The San Diego Asian Film Festival started yesterday and it was a great time. This annual event is important to help spread Asian culture and awareness, topics still very much lacking in mainstream America. It’s paramount that we support these types of events, otherwise, our stories as Asians and Asian Americans–as real people–remain unheard. These films are usually low budget, marketed primarily through word of mouth, and has a cast which includes Asians in multi-dimensional roles, unlike their American counterparts.
This festival is definitely a spectacle not to be missed. Christmassy-lights are hung up all over the theatre and when you walk the red carpet, you feel like you’re the star–just remember to smile and keep your posture upright! Just follow the line of paparazzi with their cameras ready to snap pictures and the several important-looking people in casual conversation dressed in suits and slacks. Mini booths here and there have a staff more than happy to assist you to take a survey, spin and win a prize, browse the Asian DVDs vendors have on display. Go ahead and whiff up the smell of boba, sushi, or other treats emanating from the room. And while you’re at it, grab an Asian dude, I mean some Asian food:)
And if you are star struck then OMG!, this is the place to catch sight of one: John Cho, Dustin Nguyen, Leonardo Nam, Justin lin…you name it. Various panels and award recognitions are presented so you’re guaranteed a sighting.
It was about this time last year where I made my first post on this San Diego Asian Film Festival, and I’m reminded of the film Ip Man. Without this festival, I would have never heard of the movie, let alone see it in an actual theatre surrounded by enthusiastic fans. Now it is my all-time favorite martial arts film. I’m going to write a blog/review solely about this film. All I have to say for now is, watch it!
Go to San Diego Asian Film Festival to see the schedule of films, even if you can’t attend, because you can get an idea of what films to look for on DVD.
Here are a couple of the more-talked about films:
Legend of the Fist: a martial arts flick starring Donnie Yen
Ip Man 2: needs no introduction:)…if you only see one Asian film in your life, this is the one! Heroism, Chinese philosophy, Eastern concepts of restraint, zen, and the power of qi–it’s all there.
Time Traveller: Girl who Leapt Through Time: a story based on a hugely successful
Goemon: a fantasy about a 16th century Japanese ninja
Bodyguards and Assassins: Revolutionaries from China defend their leader from the Emperor’s hired killers, starring several big-name actors.
Air Doll: A blow-up doll falls in love with a store clerk; story about the loss of innocence
City of Life and Death: the important period in Chinese history known as the “Rape of Nanking”; the first of its kind ever done
The Photograph: an Indonesian film about two lonely people finding a connection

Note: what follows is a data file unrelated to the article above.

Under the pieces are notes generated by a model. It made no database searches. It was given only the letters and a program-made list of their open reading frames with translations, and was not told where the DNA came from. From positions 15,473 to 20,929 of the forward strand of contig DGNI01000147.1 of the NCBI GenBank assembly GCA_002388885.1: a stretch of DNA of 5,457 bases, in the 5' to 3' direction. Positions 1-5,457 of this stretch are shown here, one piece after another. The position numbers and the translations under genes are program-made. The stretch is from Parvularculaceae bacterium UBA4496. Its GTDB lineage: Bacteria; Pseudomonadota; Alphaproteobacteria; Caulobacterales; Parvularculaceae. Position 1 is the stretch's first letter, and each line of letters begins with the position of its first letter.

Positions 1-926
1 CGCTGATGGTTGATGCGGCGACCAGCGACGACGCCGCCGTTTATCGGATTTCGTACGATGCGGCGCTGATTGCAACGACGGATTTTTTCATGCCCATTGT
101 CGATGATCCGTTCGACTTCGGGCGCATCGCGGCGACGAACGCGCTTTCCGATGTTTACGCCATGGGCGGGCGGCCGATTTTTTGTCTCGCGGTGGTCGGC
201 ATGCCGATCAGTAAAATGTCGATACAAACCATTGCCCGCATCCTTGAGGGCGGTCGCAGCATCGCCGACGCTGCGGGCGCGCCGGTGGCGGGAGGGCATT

Au Revoir Taipei: a love story taking place over one night; winner of numerous awards
Fool for Love: a romantic comedy starring Asian heartthrob Dustin Nguyen of 21 Jump Street back in the day; highest grossing film in Vietnam in 2009. This one’s not to be missed!
I went to the festival Thursday through Sunday and watched 5 films. Here’s a quick summary of the ones I really liked.
Bodyguards and Assassins: WOW! This film completely blew me away and exceeded my expectations. The portrayal of a group of revolutionaries kept me engaged throughout–the perfect example of heroism at its finest. Filled with with action and intrigue and has an epic quality coloring the film throughout. How the filmmaker showed the importance of each moment leading to the safe passage for Sun Yet Sen was truly spectacular. Fans of Chinese history, especially of historic events that shaped China’s future, will appreciate this film. Plus, the hot actors are a bonus:)
Fool for Love: A very over-the-top and funny Vietnamese comedy. The main characters played by Dustin Nguyen and Kathy Uyen were perfectly cast. Their charisma and rapport shines. Interesting note on Kathy…I saw her before on some panel featuring Asian Americans and didn’t think much of her. Then her name started popping up more and more and, suddenly, this once ordinary-to-me girl evolved into a real beauty. This film captured her essence, captivating charisma, and physical beauty. Films have a way of turning regular people into larger-than-life characters. My point is it’s great to see everyday people, especially Asians, given their chance to shine in the spotlight.
On another note, the only film I attended that was sold out is Fool for Love. Even for Bodyguards and Assassins, the theatre was only about 65-70% full. I like a full audience so please help spread the word…
Love Asian, Support Asian! and if you don’t, here’s your chance to FINALLY open you horizons. Be adventurous!